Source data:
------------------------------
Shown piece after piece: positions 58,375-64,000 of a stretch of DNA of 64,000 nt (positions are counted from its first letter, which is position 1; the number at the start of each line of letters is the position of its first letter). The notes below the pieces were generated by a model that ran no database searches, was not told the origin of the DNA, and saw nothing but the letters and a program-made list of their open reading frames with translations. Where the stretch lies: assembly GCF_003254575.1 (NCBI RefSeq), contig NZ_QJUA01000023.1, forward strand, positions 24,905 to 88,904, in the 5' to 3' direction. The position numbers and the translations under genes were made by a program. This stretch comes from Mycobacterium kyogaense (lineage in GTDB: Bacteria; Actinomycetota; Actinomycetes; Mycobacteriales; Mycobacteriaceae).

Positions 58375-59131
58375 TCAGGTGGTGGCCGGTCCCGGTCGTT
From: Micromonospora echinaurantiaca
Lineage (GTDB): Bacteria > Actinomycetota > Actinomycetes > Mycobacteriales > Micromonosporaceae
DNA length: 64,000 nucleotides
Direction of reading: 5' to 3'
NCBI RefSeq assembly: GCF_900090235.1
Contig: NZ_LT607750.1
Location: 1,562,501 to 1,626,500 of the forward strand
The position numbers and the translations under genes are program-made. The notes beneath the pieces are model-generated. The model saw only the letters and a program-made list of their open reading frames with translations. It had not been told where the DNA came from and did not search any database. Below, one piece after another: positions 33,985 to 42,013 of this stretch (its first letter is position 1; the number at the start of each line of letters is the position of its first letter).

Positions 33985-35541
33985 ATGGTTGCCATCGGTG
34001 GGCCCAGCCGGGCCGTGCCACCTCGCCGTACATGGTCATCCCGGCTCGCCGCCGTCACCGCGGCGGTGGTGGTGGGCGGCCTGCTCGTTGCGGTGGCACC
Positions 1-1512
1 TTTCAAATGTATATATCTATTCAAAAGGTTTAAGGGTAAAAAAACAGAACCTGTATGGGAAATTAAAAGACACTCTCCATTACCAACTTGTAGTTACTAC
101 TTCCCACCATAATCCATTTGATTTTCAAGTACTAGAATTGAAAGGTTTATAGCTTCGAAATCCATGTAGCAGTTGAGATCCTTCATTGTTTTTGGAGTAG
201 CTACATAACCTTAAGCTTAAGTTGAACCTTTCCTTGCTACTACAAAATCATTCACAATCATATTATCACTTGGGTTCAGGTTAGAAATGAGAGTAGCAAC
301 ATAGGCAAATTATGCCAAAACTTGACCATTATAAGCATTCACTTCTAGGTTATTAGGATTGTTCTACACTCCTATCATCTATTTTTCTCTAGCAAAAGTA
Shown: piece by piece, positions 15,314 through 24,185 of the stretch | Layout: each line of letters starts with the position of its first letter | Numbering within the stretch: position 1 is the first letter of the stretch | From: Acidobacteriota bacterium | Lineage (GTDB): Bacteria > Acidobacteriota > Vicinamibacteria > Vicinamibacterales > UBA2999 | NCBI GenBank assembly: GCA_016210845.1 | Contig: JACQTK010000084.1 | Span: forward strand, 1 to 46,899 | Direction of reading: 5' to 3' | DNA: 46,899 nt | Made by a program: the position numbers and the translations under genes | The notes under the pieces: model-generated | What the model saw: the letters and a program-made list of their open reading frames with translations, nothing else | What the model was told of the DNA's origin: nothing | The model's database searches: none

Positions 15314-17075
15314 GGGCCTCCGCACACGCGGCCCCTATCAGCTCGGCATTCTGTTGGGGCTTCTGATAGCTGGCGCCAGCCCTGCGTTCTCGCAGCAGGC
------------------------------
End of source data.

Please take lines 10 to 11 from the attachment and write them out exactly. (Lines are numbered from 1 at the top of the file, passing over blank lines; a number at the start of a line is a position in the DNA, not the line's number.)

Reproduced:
Location: 1,562,501 to 1,626,500 of the forward strand
The position numbers and the translations under genes are program-made. The notes beneath the pieces are model-generated. The model saw only the letters and a program-made list of their open reading frames with translations. It had not been told where the DNA came from and did not search any database. Below, one piece after another: positions 33,985 to 42,013 of this stretch (its first letter is position 1; the number at the start of each line of letters is the position of its first letter).